Whether it’s the OSHA 10 Hour Construction course or the OSHA 30 hour course, OSHA training for the construction industry is a core component of compliance and on-the-job safety. If you work in the construction industry, do you know what kind of OSHA construction safety training you need? We’ve prepared this infographic to help you understand the differences between the OSHA construction industry training 10 hour course and the 30 hour course so you can decide for yourself.
What do you do after an employee is injured on the job, receives medical attention and reports back to you? A worker’s comp claim and the threat of an OSHA inspection are enough to send a shiver down any manager’s spine. Employees become distracted, productivity slows to a crawl, and general workplace safety becomes even more of an issue.
While OSHA may seem like the bane of many companies’ existence, the risks of avoiding them can be just as bad as a visit from their inspectors. If a workplace injury is recordable by OSHA Standards, it’s often better to take your medicine and report an injury or illness, rather than face the hefty fines and punitive action that can result… Continue reading
Ergonomics (also known as human factors engineering) is defined as the study of people’s efficiency in their working environment. OSHA, and the Centers for Disease Control (CDC/NIOSH) both have dedicated pages of information regarding the role of ergonomics in the workplace. It also has a role in prevention of workplace injuries and disabilities. The American Psychological Association (APA) also published a widely distributed article regarding ergonomics and it’s role in long-term mental health and fitness.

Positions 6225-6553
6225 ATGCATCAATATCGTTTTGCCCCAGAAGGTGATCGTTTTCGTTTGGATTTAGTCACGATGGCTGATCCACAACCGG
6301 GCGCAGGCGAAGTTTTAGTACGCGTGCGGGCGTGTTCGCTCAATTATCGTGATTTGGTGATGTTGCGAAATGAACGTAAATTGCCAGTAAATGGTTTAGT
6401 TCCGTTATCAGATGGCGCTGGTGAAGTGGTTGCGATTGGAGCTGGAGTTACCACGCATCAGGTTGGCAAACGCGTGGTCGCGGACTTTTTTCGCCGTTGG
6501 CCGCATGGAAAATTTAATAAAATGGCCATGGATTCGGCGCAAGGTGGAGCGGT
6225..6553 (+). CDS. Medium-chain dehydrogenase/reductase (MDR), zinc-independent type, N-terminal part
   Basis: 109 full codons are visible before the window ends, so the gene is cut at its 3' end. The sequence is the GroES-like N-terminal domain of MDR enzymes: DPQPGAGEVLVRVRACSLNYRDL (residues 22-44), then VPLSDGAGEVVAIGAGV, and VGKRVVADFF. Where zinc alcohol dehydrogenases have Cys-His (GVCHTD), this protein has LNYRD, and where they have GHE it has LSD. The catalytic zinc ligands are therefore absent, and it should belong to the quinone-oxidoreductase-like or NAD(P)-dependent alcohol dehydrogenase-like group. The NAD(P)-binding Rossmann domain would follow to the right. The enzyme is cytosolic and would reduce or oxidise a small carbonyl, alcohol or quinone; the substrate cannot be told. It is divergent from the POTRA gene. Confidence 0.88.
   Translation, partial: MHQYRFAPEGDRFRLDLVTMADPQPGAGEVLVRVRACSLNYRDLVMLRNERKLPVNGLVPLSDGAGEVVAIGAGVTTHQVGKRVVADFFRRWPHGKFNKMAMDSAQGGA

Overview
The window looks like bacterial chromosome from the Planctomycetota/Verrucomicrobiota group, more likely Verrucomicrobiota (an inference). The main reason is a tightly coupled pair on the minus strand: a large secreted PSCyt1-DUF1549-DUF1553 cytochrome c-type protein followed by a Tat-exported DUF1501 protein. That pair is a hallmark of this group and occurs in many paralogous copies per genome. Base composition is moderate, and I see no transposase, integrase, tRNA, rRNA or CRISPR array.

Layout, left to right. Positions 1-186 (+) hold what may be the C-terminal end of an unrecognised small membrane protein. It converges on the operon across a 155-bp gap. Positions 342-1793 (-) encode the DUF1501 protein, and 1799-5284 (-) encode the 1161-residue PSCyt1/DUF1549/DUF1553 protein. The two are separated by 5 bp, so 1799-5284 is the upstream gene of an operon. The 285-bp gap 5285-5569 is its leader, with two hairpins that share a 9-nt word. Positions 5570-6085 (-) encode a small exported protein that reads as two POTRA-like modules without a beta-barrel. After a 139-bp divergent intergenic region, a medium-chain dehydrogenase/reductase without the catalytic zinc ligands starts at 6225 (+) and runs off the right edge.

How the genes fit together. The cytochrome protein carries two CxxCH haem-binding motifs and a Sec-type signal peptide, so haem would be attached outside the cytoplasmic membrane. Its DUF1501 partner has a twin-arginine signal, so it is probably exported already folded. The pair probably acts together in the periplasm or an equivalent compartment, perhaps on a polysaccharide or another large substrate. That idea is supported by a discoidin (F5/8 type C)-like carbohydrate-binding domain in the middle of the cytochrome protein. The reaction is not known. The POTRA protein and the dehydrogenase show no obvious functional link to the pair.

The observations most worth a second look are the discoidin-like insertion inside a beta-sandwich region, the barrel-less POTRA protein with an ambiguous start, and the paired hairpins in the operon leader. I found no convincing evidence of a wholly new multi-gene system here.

For those not familiar with the study of ergonomics, any serious manager, foreman or supervisor needs to become at least somewhat aware of it’s tenets in order to provide a comfortable workplace. Ergonomics is a globally-recognized science with a body of validated research… Continue reading
A Mentor Ohio company is paying the price big time for failing to follow and adequately train its employees on OSHA health and safety regulations. Metal Seal Precision, LTD is facing $56,700 in OSHA penalties due to multiple health and safety violations. And, after a plant fire that followed the OSHA penalties, the price is now a whole lot steeper.
Workplace safety is no laughing matter and there can be serious consequences for businesses who do not make safety, including regular OSHA safety training, a top priority. The Occupational Safety & Health Administration (OSHA) requires all employers to ensure worker safety through a combination of written safety policies and adequate OSHA-standard worker safety training, such as an OSHA 30 online… Continue reading
We all know that we need to plan for the unexpected, but so often companies don’t do it. I think part of the reason for this is that managers don’t even know where to start. I recently read a blog post by Brenda Percy that laid out the basic pieces of a simple but effective crisis management plan. Although Brenda’s article is very clear, with her permission we prepared an infographic to complement it for 2 reasons. First, some people are simply visual learners and infographics are great for conveying the principles quickly and cleanly. Second, if you’ve read Brenda’s article already, this infographic is a way to help you remember the key… Continue reading